Shoe stores and power bills

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Want to start an interesting conversation? Ask two questions. First, ask what product the “power company” sells. Predictably, most will say the power company sells electricity. Second, ask how many businesses pay customers to not buy their products. I’m guessing you won’t get many answers.

Since you are a member of an electric cooperative, you will have the pleasure of telling everyone that the power company does not sell electricity. It may sound strange, but the fact of the matter is that your co-op most likely produces no electricity whatsoever. Instead, its job is to deliver electricity somebody else generated to your home, barn or office over a network of poles, wires and transformers you see along the side of the roads.

When you pay your monthly bill, about 80 cents of every dollar goes to pay for that energy someone else generated. The other 20 cents pays for the costs to deliver that energy to you. This is not unlike a lot of other businesses.

Imagine you own a shoe store. You might pay Nike or New Balance $60 for a pair of shoes and then mark it up to $100 for retail sale. The $40 difference is how you pay your employees and the rent at the store, run ads in the local newspaper and sponsor the local Little League team. Hopefully, there might be a dollar or two left when all is said and done.

What is different between the shoe store and your co-op, however, is that shoes can sit on a shelf. Electricity cannot. Human beings have yet to figure out how to store electricity in any meaningful quantity. So regardless of how or where the electricity that powers your air conditioner or bedside lamp is generated — at a nuclear power plant in southeast Tennessee or from a giant wind farm on the plains of Kansas — it must be delivered instantaneously to you over that network of poles and wires. Even the slightest interruption can cause the whole process to fail. Frankly, it is amazing that it works at all.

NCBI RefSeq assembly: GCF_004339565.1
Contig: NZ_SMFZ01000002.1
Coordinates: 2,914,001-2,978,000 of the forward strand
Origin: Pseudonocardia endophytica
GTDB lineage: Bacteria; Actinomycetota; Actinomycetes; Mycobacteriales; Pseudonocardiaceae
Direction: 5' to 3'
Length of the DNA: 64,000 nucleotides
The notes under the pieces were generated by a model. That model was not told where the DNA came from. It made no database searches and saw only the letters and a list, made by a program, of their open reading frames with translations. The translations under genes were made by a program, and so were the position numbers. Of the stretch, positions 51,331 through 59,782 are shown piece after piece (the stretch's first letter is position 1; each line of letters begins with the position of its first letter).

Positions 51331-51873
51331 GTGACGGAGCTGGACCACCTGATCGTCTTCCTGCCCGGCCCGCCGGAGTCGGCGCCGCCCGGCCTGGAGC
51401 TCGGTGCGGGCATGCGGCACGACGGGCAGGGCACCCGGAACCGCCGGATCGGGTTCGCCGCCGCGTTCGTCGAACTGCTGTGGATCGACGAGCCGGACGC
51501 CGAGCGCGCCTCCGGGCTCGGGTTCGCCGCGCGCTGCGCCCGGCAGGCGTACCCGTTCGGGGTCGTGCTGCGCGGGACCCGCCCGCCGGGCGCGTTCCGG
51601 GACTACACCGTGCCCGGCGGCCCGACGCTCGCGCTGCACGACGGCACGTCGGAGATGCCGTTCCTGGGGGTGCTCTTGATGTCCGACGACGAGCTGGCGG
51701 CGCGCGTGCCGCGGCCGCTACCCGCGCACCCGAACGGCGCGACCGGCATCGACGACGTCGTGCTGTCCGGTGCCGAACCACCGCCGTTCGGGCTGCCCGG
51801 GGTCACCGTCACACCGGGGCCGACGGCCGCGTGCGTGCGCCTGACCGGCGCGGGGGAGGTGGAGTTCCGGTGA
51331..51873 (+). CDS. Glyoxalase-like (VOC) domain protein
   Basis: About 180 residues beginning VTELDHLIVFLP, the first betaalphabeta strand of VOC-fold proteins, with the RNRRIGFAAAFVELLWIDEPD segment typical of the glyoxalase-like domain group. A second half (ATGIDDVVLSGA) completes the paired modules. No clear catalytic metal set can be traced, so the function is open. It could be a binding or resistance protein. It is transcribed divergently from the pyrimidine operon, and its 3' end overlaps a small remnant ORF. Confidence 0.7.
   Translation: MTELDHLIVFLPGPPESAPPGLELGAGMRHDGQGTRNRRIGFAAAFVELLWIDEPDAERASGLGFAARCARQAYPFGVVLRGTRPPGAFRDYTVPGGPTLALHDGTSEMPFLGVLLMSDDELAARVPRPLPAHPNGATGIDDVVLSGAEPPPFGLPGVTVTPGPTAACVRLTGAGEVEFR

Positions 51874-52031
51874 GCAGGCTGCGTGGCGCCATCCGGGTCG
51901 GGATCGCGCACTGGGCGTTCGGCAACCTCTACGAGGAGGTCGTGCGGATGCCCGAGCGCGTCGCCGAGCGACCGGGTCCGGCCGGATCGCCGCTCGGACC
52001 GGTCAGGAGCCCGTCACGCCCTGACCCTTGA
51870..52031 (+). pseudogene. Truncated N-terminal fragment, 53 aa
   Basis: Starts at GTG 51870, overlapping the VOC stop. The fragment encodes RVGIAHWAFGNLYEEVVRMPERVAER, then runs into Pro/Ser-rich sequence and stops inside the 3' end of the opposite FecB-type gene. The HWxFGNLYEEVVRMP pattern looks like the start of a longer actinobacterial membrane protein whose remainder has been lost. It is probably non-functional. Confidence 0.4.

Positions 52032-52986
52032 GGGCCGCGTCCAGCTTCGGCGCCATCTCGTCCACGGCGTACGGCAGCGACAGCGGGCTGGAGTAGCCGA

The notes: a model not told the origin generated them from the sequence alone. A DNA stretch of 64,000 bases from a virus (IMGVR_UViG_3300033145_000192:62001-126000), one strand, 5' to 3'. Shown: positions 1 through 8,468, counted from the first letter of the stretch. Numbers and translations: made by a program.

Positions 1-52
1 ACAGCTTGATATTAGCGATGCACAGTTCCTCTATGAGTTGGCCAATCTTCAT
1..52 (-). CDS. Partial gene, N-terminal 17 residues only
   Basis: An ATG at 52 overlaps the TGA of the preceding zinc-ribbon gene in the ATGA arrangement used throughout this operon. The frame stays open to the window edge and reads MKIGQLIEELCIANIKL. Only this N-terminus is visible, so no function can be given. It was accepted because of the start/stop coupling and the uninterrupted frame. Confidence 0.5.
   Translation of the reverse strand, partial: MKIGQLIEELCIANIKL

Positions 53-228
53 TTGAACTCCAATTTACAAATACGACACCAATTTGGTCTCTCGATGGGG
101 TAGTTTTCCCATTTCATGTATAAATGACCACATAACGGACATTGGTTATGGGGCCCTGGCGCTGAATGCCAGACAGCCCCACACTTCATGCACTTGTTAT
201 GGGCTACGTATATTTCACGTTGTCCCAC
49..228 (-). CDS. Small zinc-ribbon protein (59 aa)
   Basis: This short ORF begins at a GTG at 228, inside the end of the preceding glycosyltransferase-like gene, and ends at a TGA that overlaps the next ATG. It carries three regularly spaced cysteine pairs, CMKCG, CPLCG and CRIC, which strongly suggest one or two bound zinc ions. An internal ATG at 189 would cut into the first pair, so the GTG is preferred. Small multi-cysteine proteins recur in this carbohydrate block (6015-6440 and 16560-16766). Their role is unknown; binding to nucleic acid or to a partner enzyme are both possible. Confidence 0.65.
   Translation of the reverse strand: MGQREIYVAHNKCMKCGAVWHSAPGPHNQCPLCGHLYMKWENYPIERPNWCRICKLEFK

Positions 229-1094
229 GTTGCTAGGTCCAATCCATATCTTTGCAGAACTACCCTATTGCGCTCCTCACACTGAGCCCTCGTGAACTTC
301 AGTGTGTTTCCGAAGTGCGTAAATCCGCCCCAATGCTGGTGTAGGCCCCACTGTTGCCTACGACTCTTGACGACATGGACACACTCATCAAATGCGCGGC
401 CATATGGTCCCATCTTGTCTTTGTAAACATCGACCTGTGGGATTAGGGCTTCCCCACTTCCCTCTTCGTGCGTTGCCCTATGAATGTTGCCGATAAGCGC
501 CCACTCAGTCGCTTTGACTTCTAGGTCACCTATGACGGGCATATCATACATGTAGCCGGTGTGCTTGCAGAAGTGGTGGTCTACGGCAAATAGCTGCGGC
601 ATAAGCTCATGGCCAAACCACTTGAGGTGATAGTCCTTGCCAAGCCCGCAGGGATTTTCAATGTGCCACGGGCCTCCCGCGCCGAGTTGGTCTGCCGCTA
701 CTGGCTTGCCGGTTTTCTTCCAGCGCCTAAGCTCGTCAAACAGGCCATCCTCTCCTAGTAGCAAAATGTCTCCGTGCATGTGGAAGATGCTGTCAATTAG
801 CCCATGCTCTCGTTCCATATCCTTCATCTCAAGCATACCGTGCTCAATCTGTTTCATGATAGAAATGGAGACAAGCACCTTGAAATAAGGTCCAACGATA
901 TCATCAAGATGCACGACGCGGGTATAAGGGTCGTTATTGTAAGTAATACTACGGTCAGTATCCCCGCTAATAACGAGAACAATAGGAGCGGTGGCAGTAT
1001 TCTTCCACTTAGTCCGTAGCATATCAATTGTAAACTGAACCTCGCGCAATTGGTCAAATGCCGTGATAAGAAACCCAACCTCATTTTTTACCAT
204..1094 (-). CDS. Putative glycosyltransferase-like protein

So what are you really paying for each month with that 20 cents out of every dollar? You are paying for access to electricity. You are paying for the luxury of having power on demand. And that luxury requires lots of time, effort and expense by real people in your community. This is what your co-op does each and every day.

Just a few weeks ago, I got a letter in the mail from a reader accusing me of only being interested in selling you more fossil fuel-generated power, among some other pretty nasty statements that can’t be printed here. The writer was wrong. As an energy industry professional, I know that renewable sources of energy — solar power in particular — are a very important part of our country’s clean energy future. But what I also know is that the sun doesn’t shine all day, and you need your oven to cook dinner regardless of the cloud cover. I also know that the vast majority of us do not have the ability to take on the task of producing our own energy. So, the hard work for which you depend on us is to put all of the sources of energy to work and deliver it to you without even a second of downtime.

No, your co-op doesn’t sell electricity. It provides the power the world depends on. It is a tough job — and a really important one. In my next column, I look forward to giving you the answer to the second question I posed in the first paragraph. It may surprise you why it is often a good thing for “the power company” when you buy less electricity and how electric cooperatives are leading the way to make solar power available to more Americans.

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About Author

Mike Knotts

Mike Knotts is the vice president of government affairs for the Tennessee Electric Cooperative Association. He is responsible for communicating with the Tennessee General Assembly as well as Tennessee’s U.S. senators and representatives in Congress to ensure the interests of electric cooperatives are understood and protected. He began his career working in government affairs with the Tennessee Valley Authority, has operated his own consulting business where he managed political campaigns, and spent two years as District Director on the staff of a United States Congressman. In 2008, Mike received a Presidential Appointment and served on the staff of the United States Department of Health and Human Services.

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